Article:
Just to construct an actuator fault estimation system, let us temporally assume that u a : = u a ( t ) is constant. Hence, and by invoking the next Lyapunov function
V ( t ) = 1 2 e T e + 1 2 α u ˜ 2 ; α R + ,
we get
V ˙ ( t ) = - e T L e + u ˜ [ e T B + 1 α u ^ ˙ a ] .
Then, by setting
u ^ ˙ a = - α B T e ,
we force
V ˙ ( t ) = - e T L e 0 .
The above means that all time signals involved in (6) are bounded. Hence, in resume, we have the next result (this result is similar to the ones obtained in [17,19]).
Theorem 1.
Given the nonlinear system (1) and its linear model (2); an actuator fault observer is granted by (3), (4), and (8) being u ^ a ( t ) an estimation of u a ( t ) . Moreover, the signal u ˜ ( t ) is bounded on time too.

2.2. Event-Triggered Control Design

The main objective of this sub-section is to complement the stated actuator fault observer design granted in Theorem 1 by using a discrete-time event-triggered rule. To begin with, let us assume that there exists a constant gain matrix K such that the state feedback control law
u ( t ) = K x ( t ) ,
the system ( A + B K ) is a Hurwitz matrix; i.e., the closed-loop system x ˙ ( t ) = ( A + B K ) x ( t ) , its origin equilibrium point is exponentially stable. Therefore, the system ( A , B ) is assumed controllable too.
Going further, let us invoke the discrete-time version of (10):
u ( t k ) = K x ( t k ) ; t k t < t k + 1 , k N ,
where x ( t k ) is the sampled of x ( t ) at t = t k , and the sequence t 1 , t 2 , . . , t k . . is an increasing one. The sampled-data control means that the value of u ( t k ) is hold, by employing Zero-Order-Hold (ZOH) devices (for instance, Microchip Technology Inc., Chandler, AZ, USA) embedded in the digital controller (for instance, Microchip Technology Inc., Chandler, AZ, USA) , until the next event happens at t = t k + 1 . Then, the event-triggered control signal design consists of finding a sampling-rule to grant the next sample-time t k + 1 . In our approach, we first consider:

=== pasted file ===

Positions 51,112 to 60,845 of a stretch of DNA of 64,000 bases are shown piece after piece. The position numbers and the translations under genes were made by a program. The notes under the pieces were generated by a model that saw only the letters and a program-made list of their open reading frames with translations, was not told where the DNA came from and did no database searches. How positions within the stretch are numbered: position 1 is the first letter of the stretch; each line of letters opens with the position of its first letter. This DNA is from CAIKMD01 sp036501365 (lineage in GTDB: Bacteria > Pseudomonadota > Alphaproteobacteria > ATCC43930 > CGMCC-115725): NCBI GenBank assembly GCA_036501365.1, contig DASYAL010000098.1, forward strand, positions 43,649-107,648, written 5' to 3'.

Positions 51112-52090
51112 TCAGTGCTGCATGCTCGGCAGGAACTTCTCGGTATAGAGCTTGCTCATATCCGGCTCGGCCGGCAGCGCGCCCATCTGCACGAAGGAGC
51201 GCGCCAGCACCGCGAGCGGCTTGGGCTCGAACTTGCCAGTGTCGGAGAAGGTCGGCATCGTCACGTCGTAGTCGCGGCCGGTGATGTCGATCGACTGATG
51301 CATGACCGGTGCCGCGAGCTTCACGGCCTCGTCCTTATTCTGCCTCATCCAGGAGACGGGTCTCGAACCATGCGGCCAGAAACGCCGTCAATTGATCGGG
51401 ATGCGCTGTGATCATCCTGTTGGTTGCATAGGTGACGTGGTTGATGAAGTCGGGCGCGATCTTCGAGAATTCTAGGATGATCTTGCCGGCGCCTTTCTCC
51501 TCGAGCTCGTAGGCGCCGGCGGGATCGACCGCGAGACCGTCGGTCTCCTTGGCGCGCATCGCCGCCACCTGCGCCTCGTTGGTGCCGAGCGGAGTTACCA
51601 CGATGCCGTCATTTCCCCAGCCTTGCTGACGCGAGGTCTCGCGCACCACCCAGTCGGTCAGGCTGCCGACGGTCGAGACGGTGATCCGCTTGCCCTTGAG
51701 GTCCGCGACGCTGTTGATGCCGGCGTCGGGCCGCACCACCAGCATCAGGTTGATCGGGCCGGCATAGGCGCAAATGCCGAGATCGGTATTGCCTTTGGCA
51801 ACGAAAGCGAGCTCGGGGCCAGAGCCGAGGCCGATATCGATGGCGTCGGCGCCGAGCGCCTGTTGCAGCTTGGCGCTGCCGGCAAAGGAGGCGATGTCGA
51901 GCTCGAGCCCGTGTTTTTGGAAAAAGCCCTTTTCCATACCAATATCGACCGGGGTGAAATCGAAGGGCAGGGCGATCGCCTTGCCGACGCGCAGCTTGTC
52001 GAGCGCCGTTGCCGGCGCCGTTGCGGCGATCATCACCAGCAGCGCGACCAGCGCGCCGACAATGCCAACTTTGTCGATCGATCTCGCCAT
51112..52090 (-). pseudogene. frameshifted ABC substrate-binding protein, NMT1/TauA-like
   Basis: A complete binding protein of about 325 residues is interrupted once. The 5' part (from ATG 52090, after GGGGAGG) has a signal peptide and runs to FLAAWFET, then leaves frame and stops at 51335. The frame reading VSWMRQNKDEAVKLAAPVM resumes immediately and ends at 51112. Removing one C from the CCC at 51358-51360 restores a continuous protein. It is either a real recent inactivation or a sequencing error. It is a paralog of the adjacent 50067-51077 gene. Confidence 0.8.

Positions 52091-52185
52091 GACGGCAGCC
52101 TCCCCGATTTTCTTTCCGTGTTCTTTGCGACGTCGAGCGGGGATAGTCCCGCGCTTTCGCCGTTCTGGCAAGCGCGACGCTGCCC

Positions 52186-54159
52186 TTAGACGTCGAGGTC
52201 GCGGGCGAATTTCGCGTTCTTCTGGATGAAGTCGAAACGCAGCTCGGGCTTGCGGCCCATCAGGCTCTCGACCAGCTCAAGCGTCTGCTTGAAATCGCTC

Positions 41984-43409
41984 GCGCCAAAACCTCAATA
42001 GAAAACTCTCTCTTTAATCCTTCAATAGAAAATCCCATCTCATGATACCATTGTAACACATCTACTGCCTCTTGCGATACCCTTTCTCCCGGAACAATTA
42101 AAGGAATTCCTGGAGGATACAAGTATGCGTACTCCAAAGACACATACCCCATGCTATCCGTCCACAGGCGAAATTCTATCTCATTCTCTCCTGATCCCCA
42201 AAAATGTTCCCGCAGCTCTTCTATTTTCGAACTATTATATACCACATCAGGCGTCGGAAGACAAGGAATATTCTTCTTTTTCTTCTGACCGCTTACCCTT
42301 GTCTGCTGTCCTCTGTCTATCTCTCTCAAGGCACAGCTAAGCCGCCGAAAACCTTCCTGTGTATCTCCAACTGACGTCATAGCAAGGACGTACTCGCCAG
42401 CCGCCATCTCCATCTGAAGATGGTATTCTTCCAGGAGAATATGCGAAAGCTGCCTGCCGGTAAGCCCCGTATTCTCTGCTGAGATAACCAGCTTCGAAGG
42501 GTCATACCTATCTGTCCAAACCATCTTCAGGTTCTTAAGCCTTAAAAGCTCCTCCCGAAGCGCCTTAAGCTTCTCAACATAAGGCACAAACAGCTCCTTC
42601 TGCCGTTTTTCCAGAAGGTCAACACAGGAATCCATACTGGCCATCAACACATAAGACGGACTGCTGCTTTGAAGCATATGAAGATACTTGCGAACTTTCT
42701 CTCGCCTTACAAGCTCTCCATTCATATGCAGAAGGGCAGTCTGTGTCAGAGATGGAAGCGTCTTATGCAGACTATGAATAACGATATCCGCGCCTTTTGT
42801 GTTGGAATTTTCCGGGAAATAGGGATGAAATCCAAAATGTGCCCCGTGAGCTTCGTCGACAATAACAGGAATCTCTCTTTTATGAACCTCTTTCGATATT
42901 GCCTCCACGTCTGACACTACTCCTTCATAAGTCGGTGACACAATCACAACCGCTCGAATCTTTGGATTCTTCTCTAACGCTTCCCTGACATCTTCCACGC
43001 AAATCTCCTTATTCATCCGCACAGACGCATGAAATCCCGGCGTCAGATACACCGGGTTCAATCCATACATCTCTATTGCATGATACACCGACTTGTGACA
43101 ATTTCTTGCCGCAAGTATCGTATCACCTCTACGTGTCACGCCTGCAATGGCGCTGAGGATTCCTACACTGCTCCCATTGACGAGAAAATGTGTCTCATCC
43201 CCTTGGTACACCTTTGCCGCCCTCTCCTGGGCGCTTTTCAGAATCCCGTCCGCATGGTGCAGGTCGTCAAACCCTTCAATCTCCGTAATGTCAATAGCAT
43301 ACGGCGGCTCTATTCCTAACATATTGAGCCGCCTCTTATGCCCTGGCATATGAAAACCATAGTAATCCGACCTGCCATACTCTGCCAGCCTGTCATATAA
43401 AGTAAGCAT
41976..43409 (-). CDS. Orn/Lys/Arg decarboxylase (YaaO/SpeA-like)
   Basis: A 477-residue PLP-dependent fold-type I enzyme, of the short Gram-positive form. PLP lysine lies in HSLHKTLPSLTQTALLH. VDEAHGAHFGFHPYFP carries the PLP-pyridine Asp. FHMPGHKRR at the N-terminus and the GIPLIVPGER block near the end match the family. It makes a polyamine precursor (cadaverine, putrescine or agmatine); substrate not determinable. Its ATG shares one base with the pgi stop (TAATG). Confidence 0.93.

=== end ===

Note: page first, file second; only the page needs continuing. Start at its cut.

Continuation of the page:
x ˜ ( t ) = x ( t k ) - x ( t ) , k N .
From the above equation, the sampled-data closed-loop system yields:
x ˙ ( t ) = A x ( t ) + B K x ( t k ) = ( A + B K ) x ( t ) + B K x ˜ ( t ) .
And because K is designed such that the system ( A + B K ) is a Hurwitz matrix, the above system is then Input-to-State Stable in the Lyapunov’s sense. Moreover, if x ˜ ( t ) is a bounded term, then the above dynamic will be a BIBO-stable system. So, from (13), it is clear that an option to design a triggered sampling rule is by employing the internal signal given by:
u ( t k ) - u ( t ) = K [ x ( t k ) - x ( t ) ] .
Based on the previous evidences, next is our main result.
Theorem 2.
Given the linear model (2) to the nonlinear system (1), the next dynamic system locally stabilizes its origin equilibrium point by using self-triggered sampled-data information:
x ^ ˙ = A x + B ( u - u ^ a ) + L ( x - x ^ ) , w i t h   a   g i v e n   L = L T > 0 ,
u ^ ˙ a = - α B T ( x - x ^ ) ; w i t h   a   g i v e n   α R +
u ( t k ) = K x ( t k ) + u ^ a ( t k ) ; t k t < t k + 1 , k N ,
where K is selected such that ( A + B K ) is a Hurwitz matrix, and by using the next sampling-rate rule
t k + 1 = i n f { t > t k | | | u ( t k ) - u ( t ) | | > δ } , k N ,
for some user given small positive constant δ.